Stop-and-Frisk Ruling and Drug Sentencing Revamp Alter Criminal Justice Landscape
Monday marked far more than just the beginning of a new week. It also was the day when two significant legal decisions were announced may alter significantly the criminal justice landscape in America.
Meanwhile, in San Francisco, Attorney General Eric Holder made his own landmark decision, proclaiming the U.S. Department of Justice would no longer invoke mandatory minimum sentencing laws for low-level drug offenses, a leftover from the 1980s conservative approach to stemming the crack cocaine epidemic.
Together, the two announcements (which were not coordinated) represented “powerful signals that the pendulum has swung away from the tough-on-crime policies of a generation ago,” Charlie Savage and Erica Goode wrote for The New York Times.
The decisions did share something in common: Both reversed policies seen by critics as unfairly targeting, and imprisoning, minorities, primarily blacks and Hispanics.
Barbara Arnwine, president of the Lawyers Committee for Civil Rights Under Law, told the Times that the Monday’s news was “historic, groundbreaking, and potentially game-changing.”
“I thought that the most important significance of both events was the sense of enough is enough,” Arnwine said. “It’s a feeling that this is the moment to make needed change. This just can’t continue, this level of extreme heightened injustice in our policing, our law enforcement and our criminal justice system.”
Following the passage of the sentencing laws three decades ago, the U.S. prison population ballooned by 800%, even though the nation’s population grew by only a third. This fact, along with the reality that the anti-drug statutes disproportionately impacted black men and Latinos, led Holder to declare in his speech:
“We must face the reality that, as it stands, our system is, in too many ways, broken. And with an outsized, unnecessarily large prison population, we need to ensure that incarceration is used to punish, to deter and to rehabilitate—not merely to warehouse and to forget.”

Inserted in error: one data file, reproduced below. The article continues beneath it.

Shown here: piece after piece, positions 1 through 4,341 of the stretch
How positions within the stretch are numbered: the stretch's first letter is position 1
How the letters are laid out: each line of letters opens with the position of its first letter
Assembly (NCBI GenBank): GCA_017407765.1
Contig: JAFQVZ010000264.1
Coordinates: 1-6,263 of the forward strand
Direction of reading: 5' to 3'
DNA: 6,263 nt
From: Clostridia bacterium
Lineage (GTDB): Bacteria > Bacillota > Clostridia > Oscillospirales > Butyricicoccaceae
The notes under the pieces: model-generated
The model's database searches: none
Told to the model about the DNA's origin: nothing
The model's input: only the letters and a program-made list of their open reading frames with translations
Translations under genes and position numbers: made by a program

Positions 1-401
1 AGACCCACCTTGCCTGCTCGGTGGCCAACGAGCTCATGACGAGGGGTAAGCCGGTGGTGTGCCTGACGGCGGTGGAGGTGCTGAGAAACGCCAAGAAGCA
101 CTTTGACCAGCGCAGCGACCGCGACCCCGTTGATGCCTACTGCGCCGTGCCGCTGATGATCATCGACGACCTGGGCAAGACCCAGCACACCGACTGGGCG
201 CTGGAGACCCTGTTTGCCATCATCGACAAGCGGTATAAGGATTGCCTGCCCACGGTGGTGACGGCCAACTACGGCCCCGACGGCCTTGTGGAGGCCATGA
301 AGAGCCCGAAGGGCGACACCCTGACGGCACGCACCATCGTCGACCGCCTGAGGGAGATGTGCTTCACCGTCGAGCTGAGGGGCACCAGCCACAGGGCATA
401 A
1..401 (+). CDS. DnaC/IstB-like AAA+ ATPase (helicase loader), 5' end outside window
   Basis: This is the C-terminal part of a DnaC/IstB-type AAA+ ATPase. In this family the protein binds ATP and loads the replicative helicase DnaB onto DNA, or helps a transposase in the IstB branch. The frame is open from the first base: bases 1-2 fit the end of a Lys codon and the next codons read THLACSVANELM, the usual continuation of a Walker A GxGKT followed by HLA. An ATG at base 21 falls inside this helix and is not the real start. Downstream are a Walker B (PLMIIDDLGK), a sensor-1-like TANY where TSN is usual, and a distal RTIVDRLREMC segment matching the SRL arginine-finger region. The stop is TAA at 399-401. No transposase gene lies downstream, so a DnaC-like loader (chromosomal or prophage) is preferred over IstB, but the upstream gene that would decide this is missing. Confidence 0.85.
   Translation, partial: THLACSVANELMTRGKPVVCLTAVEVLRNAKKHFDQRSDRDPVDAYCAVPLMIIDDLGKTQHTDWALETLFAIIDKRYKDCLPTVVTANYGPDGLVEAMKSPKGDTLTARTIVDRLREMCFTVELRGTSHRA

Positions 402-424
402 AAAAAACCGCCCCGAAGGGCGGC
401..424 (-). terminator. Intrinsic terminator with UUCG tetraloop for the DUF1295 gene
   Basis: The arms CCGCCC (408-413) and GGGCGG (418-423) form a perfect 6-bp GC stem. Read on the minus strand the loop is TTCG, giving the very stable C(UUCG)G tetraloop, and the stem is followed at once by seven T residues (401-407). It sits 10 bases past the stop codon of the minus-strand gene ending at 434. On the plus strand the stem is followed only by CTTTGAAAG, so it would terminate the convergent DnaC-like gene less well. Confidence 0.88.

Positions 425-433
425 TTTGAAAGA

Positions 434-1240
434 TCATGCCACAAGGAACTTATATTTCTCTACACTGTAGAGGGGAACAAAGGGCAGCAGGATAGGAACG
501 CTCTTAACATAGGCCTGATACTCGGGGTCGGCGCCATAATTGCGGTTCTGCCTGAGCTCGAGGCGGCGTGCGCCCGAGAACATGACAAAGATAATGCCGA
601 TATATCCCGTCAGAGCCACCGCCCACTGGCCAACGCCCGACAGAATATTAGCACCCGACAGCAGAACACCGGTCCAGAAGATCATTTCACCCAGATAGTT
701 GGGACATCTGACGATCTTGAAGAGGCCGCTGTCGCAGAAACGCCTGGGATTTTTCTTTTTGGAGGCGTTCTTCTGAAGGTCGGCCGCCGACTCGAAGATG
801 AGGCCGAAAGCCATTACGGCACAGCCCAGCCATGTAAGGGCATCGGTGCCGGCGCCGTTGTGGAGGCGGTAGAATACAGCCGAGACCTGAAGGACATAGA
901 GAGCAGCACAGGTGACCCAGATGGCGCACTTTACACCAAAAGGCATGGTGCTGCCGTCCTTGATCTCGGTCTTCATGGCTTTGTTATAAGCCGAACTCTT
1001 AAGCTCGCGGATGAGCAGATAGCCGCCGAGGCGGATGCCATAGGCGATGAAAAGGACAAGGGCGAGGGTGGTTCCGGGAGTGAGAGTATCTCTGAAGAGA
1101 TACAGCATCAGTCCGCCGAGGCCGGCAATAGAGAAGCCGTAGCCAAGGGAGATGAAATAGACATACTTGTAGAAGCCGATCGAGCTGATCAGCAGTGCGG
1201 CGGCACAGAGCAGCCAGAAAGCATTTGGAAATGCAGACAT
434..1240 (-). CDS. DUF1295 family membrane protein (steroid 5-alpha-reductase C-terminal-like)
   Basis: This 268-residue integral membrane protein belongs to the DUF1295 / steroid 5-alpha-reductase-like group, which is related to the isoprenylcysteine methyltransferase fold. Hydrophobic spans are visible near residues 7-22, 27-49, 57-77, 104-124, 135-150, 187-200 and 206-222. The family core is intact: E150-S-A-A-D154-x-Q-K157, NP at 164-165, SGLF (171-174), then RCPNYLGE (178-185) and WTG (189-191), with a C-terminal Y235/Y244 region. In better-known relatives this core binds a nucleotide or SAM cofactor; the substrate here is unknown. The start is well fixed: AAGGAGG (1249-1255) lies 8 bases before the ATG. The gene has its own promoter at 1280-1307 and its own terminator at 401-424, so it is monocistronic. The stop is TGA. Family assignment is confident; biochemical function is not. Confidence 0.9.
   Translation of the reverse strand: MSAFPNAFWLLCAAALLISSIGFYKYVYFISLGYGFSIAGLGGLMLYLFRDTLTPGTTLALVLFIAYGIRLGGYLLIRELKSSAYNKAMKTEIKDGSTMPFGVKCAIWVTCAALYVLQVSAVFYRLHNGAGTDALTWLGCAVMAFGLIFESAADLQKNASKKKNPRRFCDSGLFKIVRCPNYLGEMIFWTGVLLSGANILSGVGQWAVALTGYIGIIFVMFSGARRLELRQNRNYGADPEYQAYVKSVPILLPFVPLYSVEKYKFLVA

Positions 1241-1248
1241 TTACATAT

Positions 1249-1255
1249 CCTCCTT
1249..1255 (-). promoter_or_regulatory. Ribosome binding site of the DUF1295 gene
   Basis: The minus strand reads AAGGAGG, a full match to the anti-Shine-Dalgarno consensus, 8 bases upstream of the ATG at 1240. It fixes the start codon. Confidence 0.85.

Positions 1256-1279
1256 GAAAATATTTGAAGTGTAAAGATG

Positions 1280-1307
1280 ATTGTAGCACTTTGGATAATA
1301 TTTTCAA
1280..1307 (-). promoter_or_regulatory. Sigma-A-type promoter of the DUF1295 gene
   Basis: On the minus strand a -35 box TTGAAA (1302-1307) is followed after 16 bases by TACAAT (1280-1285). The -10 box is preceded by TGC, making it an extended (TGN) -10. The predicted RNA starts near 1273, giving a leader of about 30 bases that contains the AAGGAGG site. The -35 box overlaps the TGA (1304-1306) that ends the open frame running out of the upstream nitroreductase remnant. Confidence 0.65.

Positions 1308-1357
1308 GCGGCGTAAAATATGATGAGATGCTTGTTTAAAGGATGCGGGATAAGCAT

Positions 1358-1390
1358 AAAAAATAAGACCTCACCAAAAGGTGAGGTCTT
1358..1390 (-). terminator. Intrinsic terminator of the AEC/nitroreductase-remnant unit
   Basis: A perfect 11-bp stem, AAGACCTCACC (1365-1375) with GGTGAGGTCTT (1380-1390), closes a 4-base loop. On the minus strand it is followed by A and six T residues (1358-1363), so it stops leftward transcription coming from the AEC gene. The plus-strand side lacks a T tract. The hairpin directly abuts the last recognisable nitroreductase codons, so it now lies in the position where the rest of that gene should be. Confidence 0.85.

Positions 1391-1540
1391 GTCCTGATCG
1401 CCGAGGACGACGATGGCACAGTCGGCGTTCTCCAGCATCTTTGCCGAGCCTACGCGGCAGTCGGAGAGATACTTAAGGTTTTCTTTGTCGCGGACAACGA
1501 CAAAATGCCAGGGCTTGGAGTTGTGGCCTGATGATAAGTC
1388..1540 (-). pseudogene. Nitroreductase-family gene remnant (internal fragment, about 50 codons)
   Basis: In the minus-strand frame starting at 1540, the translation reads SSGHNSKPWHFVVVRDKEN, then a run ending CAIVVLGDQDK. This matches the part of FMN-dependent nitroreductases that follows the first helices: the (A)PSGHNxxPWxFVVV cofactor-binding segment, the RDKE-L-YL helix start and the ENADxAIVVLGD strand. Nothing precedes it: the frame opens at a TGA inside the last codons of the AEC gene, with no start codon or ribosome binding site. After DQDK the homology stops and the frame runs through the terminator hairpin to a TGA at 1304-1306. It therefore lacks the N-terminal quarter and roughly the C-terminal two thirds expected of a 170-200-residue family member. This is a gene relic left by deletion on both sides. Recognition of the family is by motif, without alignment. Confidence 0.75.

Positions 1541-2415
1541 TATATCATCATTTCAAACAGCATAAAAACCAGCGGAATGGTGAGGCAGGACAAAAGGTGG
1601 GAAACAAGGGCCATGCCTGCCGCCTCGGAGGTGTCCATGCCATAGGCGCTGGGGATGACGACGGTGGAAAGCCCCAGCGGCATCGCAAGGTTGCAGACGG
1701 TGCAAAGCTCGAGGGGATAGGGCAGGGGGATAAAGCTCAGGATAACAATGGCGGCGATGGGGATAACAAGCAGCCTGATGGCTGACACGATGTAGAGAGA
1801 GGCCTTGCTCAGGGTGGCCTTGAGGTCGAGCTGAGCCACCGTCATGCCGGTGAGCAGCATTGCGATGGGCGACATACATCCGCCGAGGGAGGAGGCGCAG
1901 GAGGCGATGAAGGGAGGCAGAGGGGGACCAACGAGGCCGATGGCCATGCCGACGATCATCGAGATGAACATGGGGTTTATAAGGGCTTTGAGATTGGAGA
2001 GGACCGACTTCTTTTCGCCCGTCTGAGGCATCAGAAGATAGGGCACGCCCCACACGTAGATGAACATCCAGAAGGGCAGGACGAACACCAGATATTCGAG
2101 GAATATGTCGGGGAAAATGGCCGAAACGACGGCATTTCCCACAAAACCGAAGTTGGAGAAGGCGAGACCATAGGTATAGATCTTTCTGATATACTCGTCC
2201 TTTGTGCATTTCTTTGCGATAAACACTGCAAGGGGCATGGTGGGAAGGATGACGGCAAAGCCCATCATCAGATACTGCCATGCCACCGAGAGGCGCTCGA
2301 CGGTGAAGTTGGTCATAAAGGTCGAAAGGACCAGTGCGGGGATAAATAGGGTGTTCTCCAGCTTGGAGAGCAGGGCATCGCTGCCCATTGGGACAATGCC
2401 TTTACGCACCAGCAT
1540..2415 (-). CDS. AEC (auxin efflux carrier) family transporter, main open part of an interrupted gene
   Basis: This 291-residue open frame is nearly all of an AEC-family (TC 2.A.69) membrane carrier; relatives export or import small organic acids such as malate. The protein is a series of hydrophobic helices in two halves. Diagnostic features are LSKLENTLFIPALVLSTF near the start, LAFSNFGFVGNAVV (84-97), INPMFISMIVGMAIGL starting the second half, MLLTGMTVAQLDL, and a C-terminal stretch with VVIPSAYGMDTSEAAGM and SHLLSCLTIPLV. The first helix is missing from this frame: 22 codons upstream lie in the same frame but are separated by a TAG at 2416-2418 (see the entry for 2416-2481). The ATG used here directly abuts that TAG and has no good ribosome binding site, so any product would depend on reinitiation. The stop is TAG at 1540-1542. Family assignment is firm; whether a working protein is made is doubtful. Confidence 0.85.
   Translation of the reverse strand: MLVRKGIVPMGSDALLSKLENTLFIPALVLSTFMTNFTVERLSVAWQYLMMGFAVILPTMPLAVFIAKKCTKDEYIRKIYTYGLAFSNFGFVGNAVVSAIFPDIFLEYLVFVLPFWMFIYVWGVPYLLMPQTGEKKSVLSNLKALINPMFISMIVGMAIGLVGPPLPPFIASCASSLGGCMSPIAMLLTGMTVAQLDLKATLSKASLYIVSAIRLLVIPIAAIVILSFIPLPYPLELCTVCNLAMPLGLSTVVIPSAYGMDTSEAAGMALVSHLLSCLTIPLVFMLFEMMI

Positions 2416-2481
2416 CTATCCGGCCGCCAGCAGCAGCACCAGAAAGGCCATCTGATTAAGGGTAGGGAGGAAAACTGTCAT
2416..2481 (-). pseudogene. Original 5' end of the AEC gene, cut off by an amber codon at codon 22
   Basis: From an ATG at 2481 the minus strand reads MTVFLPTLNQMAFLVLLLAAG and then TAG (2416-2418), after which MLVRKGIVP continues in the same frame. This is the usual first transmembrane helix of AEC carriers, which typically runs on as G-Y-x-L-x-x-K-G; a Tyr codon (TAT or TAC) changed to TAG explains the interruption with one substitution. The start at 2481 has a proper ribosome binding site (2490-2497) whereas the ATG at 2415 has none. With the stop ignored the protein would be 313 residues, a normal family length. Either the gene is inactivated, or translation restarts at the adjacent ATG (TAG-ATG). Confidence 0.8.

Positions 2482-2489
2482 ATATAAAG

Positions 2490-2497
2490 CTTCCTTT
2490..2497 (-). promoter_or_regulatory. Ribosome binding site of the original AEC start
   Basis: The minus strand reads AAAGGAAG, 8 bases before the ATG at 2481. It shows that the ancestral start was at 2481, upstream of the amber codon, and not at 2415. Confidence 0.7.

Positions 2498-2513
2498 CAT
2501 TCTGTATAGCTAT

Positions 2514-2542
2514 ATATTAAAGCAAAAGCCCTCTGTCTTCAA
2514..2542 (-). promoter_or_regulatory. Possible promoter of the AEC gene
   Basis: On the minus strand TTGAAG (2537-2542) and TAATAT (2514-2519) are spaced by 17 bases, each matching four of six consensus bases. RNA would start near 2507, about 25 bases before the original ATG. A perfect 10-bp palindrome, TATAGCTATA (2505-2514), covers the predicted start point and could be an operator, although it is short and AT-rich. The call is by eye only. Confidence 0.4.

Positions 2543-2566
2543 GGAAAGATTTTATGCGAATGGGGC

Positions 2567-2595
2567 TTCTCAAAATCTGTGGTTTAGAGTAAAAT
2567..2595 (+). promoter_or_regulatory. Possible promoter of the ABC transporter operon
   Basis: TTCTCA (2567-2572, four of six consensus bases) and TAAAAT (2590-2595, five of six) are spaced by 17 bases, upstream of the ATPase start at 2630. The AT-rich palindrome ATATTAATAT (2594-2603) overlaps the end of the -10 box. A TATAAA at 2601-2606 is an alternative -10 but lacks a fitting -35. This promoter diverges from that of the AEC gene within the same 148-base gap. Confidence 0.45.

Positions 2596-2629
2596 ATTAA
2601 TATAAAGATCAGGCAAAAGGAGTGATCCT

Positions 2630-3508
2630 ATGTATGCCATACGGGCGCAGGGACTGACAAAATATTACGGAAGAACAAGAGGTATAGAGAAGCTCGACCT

Back in New York, Judge Shira A. Scheindlin, a Bill Clinton appointee, characterized the stop-and-frisk policy as a form of “indirect racial profiling,” due to the fact it led to an increased number of stops in minority communities. The policy, which Mayor Michael Bloomberg supported, led to officers’ routinely stopping “blacks and Hispanics who would not have been stopped if they were white,” Scheindlin said.
The judge also ordered a federal monitor to oversee broad reforms, including the use of body-worn cameras for some patrol officers, although she was “not ordering an end to the practice of stop-and-frisk,” according to the Times.
To Learn More:
Two Powerful Signals of a Major Shift on Crime (by Charlie Savage and Erica Goode, New York Times)
Holder Seeks to Avert Mandatory Minimum Sentences for Some Low-Level Drug Offenders(by Sari Horwitz, Washington Post)
Judge Rejects New York’s Stop-and-Frisk Policy (by Joseph Goldstein, New York Times)
Where Stop-and-Frisk Tactic Is Business as Usual, Skepticism Prevails (by Vivian Yee, New York Times)
Floyd, et al. v. City of New York, et al. (Center for Constitutional Rights)
Intimidation of Minorities Said to be Intent of NYPD “Stop and Frisk” Program (by Noel Brinkerhoff and Danny Biederman, AllGov)
People Imprisoned in U.S. for Drug Offenses Skyrockets from 41,000 to 507,000 in 30 Years(by Noel Brinkerhoff, AllGov)
Drug Sentencing—Obama Can Do More: Debra J. Saunders (by Erika K. Solanki, AllGov)
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